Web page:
Willis' macabre and amusing science fiction classic
How would we interact with those from the distant past?
By Yang Guo
How might one interact with people from the distant past if one were allowed to time travel there? This was the question posed by Connie Willis in her science fiction novel, The Doomsday Book. The novel is set in Oxford University, at around Christmas time, 2053.
A young woman called Kivrin, a historian, is sent back in time to research the past.
Concerned about the dangers of travelling back to such an unfamiliar time, a critical professor warns her of all the possible dangers she will face - diseases, poor sanitation, rape, being burned as a witch...
Yet all of those worries prove to be superficial when they realize they made a mistake, and she has actually landed in the year the Black Death reached Oxford, in the Christmas of 1348! Meanwhile, a mysterious strain of influenza is spreading quickly back in the Oxford of her time, and in the ensuing panic, it becomes uncertain whether anyone will be able to arrange her rescue.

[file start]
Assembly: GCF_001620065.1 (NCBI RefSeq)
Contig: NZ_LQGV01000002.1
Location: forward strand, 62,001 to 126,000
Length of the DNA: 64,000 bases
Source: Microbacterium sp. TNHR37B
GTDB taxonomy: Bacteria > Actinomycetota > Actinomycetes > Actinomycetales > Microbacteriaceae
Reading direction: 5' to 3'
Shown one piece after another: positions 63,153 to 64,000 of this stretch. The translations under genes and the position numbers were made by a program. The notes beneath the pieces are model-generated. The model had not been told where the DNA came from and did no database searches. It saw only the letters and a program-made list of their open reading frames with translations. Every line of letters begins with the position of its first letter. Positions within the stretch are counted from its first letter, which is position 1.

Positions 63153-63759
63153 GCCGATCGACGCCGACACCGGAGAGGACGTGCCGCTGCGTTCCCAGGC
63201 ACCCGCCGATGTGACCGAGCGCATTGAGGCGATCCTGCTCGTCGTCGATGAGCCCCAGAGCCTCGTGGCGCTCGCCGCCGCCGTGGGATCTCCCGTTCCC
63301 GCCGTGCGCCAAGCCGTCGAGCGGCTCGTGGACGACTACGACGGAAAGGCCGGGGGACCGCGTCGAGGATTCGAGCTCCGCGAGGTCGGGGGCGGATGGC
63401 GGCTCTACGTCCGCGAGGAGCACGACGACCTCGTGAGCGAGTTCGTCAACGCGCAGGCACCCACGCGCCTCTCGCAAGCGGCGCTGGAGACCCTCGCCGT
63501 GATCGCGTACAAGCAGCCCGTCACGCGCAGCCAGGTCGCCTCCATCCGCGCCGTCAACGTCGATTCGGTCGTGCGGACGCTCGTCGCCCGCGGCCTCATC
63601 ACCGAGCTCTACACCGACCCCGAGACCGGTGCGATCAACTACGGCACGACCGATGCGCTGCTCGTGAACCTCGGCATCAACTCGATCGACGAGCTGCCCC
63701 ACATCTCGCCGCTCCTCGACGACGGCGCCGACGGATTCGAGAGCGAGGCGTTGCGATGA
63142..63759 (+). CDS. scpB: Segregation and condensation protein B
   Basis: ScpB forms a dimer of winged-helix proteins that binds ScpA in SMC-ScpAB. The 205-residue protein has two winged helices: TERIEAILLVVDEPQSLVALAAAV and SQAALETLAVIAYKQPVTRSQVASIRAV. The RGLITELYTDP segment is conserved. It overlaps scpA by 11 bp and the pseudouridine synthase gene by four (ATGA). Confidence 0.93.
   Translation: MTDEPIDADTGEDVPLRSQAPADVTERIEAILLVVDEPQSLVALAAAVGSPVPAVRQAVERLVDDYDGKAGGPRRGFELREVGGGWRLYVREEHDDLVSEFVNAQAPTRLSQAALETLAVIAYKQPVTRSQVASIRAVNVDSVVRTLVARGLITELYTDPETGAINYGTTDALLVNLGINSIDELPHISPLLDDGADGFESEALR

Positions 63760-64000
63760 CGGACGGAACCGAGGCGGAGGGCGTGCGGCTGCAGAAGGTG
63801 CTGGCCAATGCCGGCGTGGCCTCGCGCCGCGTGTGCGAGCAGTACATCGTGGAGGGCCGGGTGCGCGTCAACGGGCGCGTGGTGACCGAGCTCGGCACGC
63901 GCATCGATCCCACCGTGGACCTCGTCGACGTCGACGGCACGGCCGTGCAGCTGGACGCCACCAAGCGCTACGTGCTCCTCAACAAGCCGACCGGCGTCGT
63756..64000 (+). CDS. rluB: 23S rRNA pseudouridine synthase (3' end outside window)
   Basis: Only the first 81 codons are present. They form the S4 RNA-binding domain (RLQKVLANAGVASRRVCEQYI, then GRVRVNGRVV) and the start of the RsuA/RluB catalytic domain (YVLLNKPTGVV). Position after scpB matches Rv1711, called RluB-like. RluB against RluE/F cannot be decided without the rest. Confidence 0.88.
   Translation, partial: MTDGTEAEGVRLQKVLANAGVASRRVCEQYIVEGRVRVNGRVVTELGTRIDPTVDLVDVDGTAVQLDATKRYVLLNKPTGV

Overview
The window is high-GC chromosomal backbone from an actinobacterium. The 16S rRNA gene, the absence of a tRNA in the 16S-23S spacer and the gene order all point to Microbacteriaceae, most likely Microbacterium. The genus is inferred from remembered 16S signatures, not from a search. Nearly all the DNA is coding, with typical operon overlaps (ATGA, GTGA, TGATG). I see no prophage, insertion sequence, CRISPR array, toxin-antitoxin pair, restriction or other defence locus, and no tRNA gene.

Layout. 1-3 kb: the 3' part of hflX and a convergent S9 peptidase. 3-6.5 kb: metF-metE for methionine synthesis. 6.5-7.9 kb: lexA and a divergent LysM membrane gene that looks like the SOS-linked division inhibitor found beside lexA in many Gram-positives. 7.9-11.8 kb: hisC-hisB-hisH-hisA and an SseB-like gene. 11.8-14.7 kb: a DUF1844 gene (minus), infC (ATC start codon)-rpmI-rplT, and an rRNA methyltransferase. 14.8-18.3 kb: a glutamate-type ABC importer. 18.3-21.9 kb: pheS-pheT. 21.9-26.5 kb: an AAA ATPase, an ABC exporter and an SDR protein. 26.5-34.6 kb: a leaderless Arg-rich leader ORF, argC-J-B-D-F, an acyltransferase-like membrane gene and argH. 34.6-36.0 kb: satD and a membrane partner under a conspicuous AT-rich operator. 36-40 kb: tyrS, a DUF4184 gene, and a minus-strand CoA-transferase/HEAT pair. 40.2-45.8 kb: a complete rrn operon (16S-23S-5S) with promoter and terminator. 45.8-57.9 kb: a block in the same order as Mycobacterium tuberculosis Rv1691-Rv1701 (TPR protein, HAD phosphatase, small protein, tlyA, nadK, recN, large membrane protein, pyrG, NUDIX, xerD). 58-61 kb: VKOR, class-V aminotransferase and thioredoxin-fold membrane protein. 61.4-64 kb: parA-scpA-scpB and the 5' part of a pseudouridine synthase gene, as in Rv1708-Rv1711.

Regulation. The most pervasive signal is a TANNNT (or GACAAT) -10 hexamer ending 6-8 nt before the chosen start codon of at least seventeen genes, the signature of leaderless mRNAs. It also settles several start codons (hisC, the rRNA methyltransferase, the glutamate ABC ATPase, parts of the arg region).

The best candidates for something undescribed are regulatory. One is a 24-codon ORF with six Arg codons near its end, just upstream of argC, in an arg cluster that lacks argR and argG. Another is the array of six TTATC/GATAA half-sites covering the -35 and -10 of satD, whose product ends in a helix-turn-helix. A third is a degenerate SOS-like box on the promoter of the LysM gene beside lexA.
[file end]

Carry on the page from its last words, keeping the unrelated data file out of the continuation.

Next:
The best part of the novel is the chapters concerning Kivrin's encounters with people from 1348, which seemed so real that I began to feel attached to the characters and their village. All of this is brought to a devastating end when, one by one, they began to fall victim to the plague.
5th March 2018